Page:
P1: Binaya DashJune 14, 2006 12:37 1914 AU6838˙C001 6 TCP Performance over UMTS-HSDPA Systems has r ∆∞ θ ∆∞ has d Figure 1.3 Vehicular channel model adopted by ITU  for urban and suburban area. with parameters speciﬁed following (see Figure 1.3): hBS is base station antenna height (in m) hMS is mobile station antenna height (in m) m is mean building rooftop height (in m) hb = hBS − m is difference between the base station antenna height and mean building rooftop height (in m). It ranges from 0 to 50 m; typically hb = 15 m. l is average separation between the buildings (in m) mr is mean building height (in m) θ is the angle subtended at the mobile station from the diffraction point (in degrees) r is the radial distance from the rooftop to the mobile station (in m). 22.214.171.124 Path Loss Model for Outdoor to Indoor and Pedestrian Environment This environment is served by microcells with radius comprised between 100 m and 1000 m. Base stations with low antenna heights are located outdoors; pedestrian users are located on streets and inside buildings and residences. Log-normal shadow fading with a standard deviation of 10 dB is reasonable for outdoors. The path-loss expression is given as the sum of free space loss, L f s , the diffraction loss from rooftop to the street, L rts , and the reduction due to multiple screen diffraction past rows of buildings, L msd . In this model, L f s and L rts are independent of the base station antenna height, whereas L msd is dependent on whether the base station antenna is below or above building heights. In general the model is given as Lp (d ) = L f s + L rts + L msd . (1.6)
P1: Binaya DashJune 14, 2006 12:37 1914 AU6838˙C001 Wireless Radio Channel 7 Given a mobile-to-base separation d, the free space loss between them is given by λ 2 L f s = −10 log . (1.7) 4πd The diffraction from the rooftop down to the street level gives the excess loss to the mobile station: λ 1 1 2 L r ts = −10 log − . (1.8) 2π 2r θ 2π + θ The multiple screen diffraction loss depends on the relative height of the base station antenna as being either below or above the mean building heights. It is given by d L f s = −10 log , (1.9) R where R is the average separation between buildings. 1.2 Small-Scale Fading Characterization and Channel Model Small-scale fading occurs due to the coherent superposition of a great num- ber of multipath components, each having a different phase variation over time or frequency. In built-up areas, fading occurs because the height of the mobile antennas are well below the height of surrounding structures, so there is no single line of sight path to the base station. Even when a line of sight path exists, multipath still occurs due to reﬂections from the ground and surrounding structures. The frequency response of a multipath channel is frequency selective. The vector sum of each multipath component varies from one frequency to another. There are two aspects in characterizing the small-scale fading encoun- tered in wireless channels. One focuses on the received signal statistical behavior in terms of envelope and phase. The probability density function of the envelope and the phase of the received signals are reported to cover this aspect. Such characterization is useful for network planning and system capacity estimation. The other analysis consists of characterizing the channel impulse re- sponse, or frequency response, in time and frequency to get an insight on the channel impairments and behavior. The radio channel can be viewed as a doubly dispersive nonlinear time-varying ﬁlter. This is additionally useful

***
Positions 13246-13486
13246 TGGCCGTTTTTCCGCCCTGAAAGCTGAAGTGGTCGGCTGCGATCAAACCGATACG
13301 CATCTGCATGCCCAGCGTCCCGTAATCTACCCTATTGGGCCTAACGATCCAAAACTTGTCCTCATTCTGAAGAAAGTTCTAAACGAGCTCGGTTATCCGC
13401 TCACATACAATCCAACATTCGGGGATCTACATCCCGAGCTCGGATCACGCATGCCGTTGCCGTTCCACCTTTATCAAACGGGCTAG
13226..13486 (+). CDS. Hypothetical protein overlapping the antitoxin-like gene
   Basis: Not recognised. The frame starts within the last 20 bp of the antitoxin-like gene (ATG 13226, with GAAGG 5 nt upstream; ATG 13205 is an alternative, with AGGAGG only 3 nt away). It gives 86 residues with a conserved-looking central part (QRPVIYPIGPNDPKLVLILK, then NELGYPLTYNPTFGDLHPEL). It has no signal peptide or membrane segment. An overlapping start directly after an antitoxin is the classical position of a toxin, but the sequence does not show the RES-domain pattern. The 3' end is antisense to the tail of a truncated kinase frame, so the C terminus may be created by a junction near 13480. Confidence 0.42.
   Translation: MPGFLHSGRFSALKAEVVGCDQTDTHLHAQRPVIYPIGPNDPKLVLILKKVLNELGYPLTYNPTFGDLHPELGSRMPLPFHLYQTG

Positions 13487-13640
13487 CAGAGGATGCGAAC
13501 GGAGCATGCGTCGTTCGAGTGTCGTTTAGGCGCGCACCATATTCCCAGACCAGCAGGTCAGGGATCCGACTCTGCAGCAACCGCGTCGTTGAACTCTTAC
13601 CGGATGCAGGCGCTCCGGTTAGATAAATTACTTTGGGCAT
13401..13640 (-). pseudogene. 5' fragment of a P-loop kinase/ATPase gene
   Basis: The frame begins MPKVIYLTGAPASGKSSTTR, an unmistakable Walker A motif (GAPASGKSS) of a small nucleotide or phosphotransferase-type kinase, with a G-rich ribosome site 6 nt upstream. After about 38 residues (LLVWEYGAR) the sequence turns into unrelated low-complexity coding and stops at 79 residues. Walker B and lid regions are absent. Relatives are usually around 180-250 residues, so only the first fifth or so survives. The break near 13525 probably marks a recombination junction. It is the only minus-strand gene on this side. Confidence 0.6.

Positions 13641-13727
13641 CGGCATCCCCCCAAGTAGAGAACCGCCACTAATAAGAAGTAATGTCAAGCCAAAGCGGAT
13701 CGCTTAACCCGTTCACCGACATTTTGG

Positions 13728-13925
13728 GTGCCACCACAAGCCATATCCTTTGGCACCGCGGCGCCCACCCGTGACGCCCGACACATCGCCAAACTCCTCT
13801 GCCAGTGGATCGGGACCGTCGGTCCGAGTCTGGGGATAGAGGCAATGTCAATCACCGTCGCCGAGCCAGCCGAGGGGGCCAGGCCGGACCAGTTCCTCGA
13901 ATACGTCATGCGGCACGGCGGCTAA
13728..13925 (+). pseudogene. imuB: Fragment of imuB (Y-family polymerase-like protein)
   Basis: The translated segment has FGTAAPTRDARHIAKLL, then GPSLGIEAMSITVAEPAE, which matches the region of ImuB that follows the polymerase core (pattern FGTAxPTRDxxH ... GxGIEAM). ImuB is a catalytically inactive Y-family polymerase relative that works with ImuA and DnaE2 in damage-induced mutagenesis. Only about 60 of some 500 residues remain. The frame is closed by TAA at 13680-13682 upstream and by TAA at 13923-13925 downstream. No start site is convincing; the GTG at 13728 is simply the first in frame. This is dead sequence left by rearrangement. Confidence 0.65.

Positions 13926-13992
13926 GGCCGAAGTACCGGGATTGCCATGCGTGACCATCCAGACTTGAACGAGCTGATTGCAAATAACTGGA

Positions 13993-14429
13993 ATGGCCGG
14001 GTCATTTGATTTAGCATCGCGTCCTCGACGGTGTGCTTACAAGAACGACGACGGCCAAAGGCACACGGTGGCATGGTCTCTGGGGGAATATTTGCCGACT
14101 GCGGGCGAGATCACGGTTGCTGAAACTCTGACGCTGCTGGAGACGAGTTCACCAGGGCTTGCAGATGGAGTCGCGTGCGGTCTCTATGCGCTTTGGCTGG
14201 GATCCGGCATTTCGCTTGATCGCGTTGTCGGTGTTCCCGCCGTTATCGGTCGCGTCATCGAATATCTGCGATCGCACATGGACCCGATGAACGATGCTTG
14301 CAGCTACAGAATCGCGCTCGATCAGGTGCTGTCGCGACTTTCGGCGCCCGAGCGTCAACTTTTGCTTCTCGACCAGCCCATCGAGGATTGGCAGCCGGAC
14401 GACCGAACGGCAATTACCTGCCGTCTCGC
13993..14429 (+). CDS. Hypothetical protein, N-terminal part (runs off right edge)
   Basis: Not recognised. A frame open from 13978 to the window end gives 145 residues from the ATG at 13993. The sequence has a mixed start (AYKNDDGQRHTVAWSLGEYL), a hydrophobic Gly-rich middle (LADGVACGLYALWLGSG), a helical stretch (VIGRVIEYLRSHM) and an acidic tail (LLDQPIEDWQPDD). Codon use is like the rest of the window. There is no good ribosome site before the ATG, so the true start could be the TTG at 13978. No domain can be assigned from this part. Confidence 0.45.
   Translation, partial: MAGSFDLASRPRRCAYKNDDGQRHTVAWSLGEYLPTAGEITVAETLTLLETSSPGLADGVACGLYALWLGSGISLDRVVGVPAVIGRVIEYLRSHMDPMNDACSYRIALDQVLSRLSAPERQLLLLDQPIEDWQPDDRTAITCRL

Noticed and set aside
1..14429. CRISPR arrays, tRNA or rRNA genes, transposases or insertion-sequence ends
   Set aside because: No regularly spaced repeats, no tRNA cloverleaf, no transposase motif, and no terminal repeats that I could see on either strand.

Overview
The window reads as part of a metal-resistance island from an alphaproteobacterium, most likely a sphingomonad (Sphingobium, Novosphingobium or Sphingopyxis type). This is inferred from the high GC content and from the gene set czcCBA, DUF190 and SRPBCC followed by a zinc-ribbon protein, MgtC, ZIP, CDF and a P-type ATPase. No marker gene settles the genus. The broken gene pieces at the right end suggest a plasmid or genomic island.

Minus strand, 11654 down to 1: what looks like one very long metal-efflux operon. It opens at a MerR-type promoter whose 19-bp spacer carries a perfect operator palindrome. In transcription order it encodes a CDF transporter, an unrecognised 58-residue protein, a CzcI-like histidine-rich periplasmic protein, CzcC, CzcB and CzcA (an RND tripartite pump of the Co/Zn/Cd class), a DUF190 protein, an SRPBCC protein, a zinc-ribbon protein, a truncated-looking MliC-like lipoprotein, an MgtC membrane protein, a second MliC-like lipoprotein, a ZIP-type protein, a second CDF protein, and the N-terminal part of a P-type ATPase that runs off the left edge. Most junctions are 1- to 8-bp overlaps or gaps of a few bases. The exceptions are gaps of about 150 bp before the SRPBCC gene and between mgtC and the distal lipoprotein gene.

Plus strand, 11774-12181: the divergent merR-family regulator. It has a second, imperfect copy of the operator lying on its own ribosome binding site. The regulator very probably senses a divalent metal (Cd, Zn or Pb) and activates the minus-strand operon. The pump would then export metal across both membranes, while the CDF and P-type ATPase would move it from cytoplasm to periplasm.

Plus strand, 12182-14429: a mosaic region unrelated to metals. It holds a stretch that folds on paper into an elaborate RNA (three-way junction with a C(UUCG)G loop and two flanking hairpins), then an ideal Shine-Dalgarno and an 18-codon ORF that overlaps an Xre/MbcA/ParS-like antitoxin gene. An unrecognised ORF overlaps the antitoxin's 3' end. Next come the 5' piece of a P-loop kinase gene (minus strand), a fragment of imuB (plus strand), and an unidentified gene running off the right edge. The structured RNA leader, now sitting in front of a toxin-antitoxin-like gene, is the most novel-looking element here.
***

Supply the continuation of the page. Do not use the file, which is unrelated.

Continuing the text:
P1: Binaya DashJune 14, 2006 12:37 1914 AU6838˙C001 8 TCP Performance over UMTS-HSDPA Systems for receiver design. The channel induces multipath delay spread on the re- ceived signal by creating multiple delayed copies of the transmitted signal. The power delay proﬁle is used to characterize this multipath phenomenon. It represents the distribution of energy or power over the duration of the multiple paths. This time interval is known as the delay spread. Multipath induces the frequency selective nature of the radio propagation channel, and the associated delay spread informs on the correlation of signal fading with respect to carrier frequency separation. This in fact leads to the notion of coherence bandwidth when the multipath phenomenon is analyzed in the frequency domain. In parallel, mobile speed causes Doppler spreading of the carrier fre- quencies and leads to the notion of coherence time, duration over which the channel can be considered as essentially stationary. Received signals observed at time instants separated by more than the coherence time fade independently since the channel state will have typically changed beyond such interval. This characterization simply reﬂects user or environment mo- bility effects. First an explanation is given of the signal envelope characterization through its probability density function as a function of the environment and propagation conditions. 1.2.1 Statistics of the Received Signal Envelope In the time domain, the propagation channel can be modeled as a ﬁlter with impulse response h(t; τ ). Assuming that z(t) is the complex envelope of the input signal, the ﬁlter output w(t) can be expressed as ∞ w(t) = h(t; τ )z (t − τ )dτ. (1.10) −∞ This impulse response depends on both the observation time t and the delay τ and can be represented as L (t) h(t; τ ) = A(τl (t))e j φ(τl (t)) δ(t − τl (t)). (1.11) l=1 The gain on a given path l, A(τl (t)) and the phase φ(τl (t)) depend on the statistical characteristic of that path. The amplitude and phase distribution of the received signal depend primarily on the presence or absence of a line of sight (LOS) component. When the receiver is located in a rich scattering channel and there is no LOS between the transmitter and the receiver, the signal is impinging the receiver antenna from many directions and is the